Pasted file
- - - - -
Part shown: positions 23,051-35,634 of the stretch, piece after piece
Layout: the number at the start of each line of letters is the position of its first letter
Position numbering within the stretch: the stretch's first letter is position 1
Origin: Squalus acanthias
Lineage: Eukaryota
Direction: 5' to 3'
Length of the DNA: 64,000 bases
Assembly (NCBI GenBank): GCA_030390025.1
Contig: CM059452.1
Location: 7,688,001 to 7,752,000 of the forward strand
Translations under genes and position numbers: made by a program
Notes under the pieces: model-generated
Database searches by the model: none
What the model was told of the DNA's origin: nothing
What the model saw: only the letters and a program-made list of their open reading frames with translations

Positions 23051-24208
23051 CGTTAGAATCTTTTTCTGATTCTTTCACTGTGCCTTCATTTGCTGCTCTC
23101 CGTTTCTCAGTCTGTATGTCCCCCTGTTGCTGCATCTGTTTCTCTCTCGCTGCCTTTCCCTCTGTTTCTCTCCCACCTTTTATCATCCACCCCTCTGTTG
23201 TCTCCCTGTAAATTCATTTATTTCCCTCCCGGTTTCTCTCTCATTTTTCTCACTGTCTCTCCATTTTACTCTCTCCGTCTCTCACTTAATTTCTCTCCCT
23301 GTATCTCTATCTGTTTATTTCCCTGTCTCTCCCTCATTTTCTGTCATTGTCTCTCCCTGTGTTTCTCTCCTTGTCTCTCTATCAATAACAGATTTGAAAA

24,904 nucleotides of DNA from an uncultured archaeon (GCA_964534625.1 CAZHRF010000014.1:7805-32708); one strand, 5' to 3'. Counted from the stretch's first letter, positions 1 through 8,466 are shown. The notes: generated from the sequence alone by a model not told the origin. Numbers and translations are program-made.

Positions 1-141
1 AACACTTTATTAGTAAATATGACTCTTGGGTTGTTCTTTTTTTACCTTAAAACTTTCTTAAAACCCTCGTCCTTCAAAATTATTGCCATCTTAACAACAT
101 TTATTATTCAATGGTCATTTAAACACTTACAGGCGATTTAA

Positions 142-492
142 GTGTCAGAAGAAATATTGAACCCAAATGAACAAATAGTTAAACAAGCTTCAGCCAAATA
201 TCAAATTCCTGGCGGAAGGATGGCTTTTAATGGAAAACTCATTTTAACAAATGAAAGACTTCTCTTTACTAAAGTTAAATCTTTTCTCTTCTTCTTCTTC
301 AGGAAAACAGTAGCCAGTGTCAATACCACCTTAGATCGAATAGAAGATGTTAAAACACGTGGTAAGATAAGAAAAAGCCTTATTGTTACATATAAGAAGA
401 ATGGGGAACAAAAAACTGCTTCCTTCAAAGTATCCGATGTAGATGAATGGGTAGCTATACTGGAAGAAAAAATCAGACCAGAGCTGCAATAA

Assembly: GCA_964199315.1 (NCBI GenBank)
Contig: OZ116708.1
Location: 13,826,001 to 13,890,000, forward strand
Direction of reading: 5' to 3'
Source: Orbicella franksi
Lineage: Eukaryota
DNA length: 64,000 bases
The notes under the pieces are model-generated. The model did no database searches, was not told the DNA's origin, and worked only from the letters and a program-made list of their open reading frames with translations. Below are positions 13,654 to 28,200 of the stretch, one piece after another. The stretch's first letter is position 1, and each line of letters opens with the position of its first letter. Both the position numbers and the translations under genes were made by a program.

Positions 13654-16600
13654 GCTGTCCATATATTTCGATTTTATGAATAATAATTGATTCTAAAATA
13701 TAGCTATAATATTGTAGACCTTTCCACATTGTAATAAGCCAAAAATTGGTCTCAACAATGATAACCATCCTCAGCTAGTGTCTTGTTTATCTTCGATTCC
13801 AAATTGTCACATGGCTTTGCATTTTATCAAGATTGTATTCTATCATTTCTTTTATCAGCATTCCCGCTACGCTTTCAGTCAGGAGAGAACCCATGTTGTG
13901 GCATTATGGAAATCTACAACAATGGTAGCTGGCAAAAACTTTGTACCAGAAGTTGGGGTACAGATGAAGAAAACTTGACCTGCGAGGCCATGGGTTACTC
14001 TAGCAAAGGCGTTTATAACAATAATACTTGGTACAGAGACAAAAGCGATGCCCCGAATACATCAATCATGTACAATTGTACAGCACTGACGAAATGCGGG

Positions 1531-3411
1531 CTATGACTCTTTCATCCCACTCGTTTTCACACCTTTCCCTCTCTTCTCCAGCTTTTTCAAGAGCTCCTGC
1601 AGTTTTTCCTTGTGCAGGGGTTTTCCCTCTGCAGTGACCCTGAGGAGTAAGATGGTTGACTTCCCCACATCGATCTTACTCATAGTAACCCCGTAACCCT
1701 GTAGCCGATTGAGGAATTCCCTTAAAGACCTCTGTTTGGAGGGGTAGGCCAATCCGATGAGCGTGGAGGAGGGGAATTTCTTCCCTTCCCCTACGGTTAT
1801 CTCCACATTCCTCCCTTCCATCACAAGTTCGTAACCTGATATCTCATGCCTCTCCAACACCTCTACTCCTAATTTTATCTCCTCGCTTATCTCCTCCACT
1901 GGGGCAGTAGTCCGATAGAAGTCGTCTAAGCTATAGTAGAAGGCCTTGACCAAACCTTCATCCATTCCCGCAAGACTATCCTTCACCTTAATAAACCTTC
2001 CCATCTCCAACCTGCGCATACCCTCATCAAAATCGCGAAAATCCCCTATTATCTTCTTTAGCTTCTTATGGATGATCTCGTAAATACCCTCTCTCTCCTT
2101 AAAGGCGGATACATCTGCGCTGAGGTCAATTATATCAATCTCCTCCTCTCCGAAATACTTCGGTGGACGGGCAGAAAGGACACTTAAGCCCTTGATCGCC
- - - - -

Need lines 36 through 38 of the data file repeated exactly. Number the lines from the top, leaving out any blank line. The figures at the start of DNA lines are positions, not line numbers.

DNA length: 64,000 bases
The notes under the pieces are model-generated. The model did no database searches, was not told the DNA's origin, and worked only from the letters and a program-made list of their open reading frames with translations. Below are positions 13,654 to 28,200 of the stretch, one piece after another. The stretch's first letter is position 1, and each line of letters opens with the position of its first letter. Both the position numbers and the translations under genes were made by a program.

Positions 13654-16600